Introduction to U-Net and Res-Net for Image Segmentation
Human beings are able to see the images by capturing the reflected light rays which is a very complex task. So how can machines be programmed to perform a similar task? Computer sees the images as matrices which need to be processed to get a meaning out of it.
Image segmentation is the method to partition the image into various segments with each segment having a different entity. Convolutional Neural Networks are successful for simpler images but haven’t given good results for complex images. This is where other algorithms like U-Net and Res-Net come into play.
Background — Convolutional Neural Network (CNN)
CNNs are similar to a neural network with various neutrons with learnable weights and biases. Each neuron is given a number of inputs, weighted sum is performed, activation function is applied and output is given. The network has a loss function which is used to minimize the error in weights. A machine sees an image as a matrix of pixels with image resolution as h x w x d where h is the height, w is the width and d is the dimension. d depends on the color scale such as 3 for RGB scale and 1 for grayscale. In CNN, the image is converted into a vector which is largely used in classification problems. But in U-Net, an image is converted into a vector and then the same mapping is used to convert it again to an image. This reduces the distortion by preserving the original structure of the image.
CNN is largely used when the whole image is needed to be classified as a class label. But many tasks requires to classify each pixel of the image. This is solved by the U-net and Res-Net.
U-Net consists of Convolution Operation, Max Pooling, ReLU Activation, Concatenation and Up Sampling Layers and three sections: contraction, bottleneck, and expansion section. the contractions section has 4 contraction blocks. Every contraction block gets an input, applies two 3X3 convolution ReLu layers and then a 2X2 max pooling. The number of feature maps gets double at each pooling layer. The bottleneck layer uses two 3X3 Conv layers and 2X2 up convolution layer. The expansion section consists of several expansion blocks with each block passing the input to two 3X3 Conv layers and a 2X2 upsampling layer that halves the number of feature channels. It also includes a concatenation with the correspondingly cropped feature map from the contracting path. In the end, 1X1 Conv layer is used to make the number of feature maps as same as the number of segments which are desired in the output. U-net uses a loss function for each pixel of the image. This helps in easy identification of individual cells within the segmentation map. Softmax is applied to each pixel followed by a loss function. This converts the segmentation problem into a classification problem where we need to classify each pixel to one of the classes.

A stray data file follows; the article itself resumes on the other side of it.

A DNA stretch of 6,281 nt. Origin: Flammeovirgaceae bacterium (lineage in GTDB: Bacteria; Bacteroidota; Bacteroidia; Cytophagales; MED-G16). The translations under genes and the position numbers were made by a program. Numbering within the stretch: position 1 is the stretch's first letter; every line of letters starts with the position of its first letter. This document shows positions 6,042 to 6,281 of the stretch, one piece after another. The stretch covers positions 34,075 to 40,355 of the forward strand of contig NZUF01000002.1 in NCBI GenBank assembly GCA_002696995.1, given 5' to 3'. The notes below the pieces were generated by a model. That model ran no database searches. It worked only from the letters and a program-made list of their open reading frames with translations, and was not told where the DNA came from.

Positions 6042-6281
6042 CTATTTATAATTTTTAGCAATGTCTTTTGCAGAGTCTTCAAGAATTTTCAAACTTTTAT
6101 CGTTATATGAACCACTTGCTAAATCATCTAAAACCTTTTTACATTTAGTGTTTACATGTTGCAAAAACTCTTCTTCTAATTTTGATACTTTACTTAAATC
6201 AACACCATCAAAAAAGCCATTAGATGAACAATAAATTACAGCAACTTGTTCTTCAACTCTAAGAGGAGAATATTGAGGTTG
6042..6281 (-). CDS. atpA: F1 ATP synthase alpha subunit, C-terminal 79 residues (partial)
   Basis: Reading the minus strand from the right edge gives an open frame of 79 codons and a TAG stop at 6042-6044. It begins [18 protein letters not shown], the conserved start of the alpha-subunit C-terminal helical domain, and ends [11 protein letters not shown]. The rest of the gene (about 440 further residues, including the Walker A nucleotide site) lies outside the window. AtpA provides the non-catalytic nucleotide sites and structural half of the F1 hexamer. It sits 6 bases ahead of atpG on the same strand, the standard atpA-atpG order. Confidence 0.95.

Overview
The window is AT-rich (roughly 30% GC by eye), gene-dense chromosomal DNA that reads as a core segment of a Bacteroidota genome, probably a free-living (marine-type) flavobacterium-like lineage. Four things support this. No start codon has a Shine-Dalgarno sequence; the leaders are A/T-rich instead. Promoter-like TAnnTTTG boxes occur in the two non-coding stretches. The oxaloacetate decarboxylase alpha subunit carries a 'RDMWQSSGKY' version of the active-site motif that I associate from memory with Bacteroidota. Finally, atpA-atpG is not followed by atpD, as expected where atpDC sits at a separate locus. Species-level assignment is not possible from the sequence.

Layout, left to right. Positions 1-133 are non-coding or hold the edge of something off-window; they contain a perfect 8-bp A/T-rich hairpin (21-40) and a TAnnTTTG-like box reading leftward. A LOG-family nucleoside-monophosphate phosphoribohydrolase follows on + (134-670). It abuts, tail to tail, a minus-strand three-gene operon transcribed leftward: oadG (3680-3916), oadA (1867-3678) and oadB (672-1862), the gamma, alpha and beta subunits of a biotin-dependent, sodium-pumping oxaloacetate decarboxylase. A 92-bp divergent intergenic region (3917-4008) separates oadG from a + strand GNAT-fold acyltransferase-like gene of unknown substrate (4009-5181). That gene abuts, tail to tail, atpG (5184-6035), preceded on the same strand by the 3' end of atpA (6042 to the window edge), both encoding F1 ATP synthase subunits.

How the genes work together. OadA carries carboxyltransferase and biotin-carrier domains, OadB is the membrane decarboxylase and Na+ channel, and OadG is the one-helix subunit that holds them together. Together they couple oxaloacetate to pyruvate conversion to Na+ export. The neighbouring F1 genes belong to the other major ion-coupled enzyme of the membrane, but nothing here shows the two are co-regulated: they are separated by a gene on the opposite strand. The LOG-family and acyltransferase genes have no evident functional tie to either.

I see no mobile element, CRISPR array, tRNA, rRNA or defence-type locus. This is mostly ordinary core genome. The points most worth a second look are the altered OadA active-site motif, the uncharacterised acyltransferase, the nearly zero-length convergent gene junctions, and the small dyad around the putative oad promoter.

Residual Networks (Res-Net)
In traditional neural networks, more layers mean a better network but because of the vanishing gradient problem, weights of the first layer won’t be updated correctly through the back-propagation. As the error gradient is back-propagated to earlier layers, repeated multiplication makes the gradient small. Thus, with more layers in the networks, its performance gets saturated and starts decreasing rapidly. Res-Net solves this problem by using the identity matrix. When the back-propagation is done through identity function, the gradient will be multiplied only by 1. This preserves the input and avoids any loss in the information.
Components of a network include 3X3 filters, CNN down-sampling layers with stride 2, global average pooling layer and a 1000-way fully-connected layer with softmax in the end.
ResNet uses a skip connection in which an original input is also added to the output of the convolution block. This helps in solving the problem of vanishing gradient by allowing an alternative path for the gradient to flow through. Also, they use identity function which helps higher layer to perform as good as a lower layer, and not worse.
In traditional neural networks, each layer feeds into the next layer. But in a network with residual blocks, each layer feeds into the next layer and directly into the layers about some hops away.
Consider a neural network block, whose input is x and we would like to learn the true distribution H(x). The residual between the output and input can be denoted as:
R(x) = Output - Input = H(x) - x
The layers in a traditional network learn the true output (H(x)) whereas the layers in a residual network learn the residual (R(x)).
Hopefully, this article was a useful introduction to Res-Nets and U-Nets. Thanks for reading! Also, add any other points or concepts that I should have added below in the comments!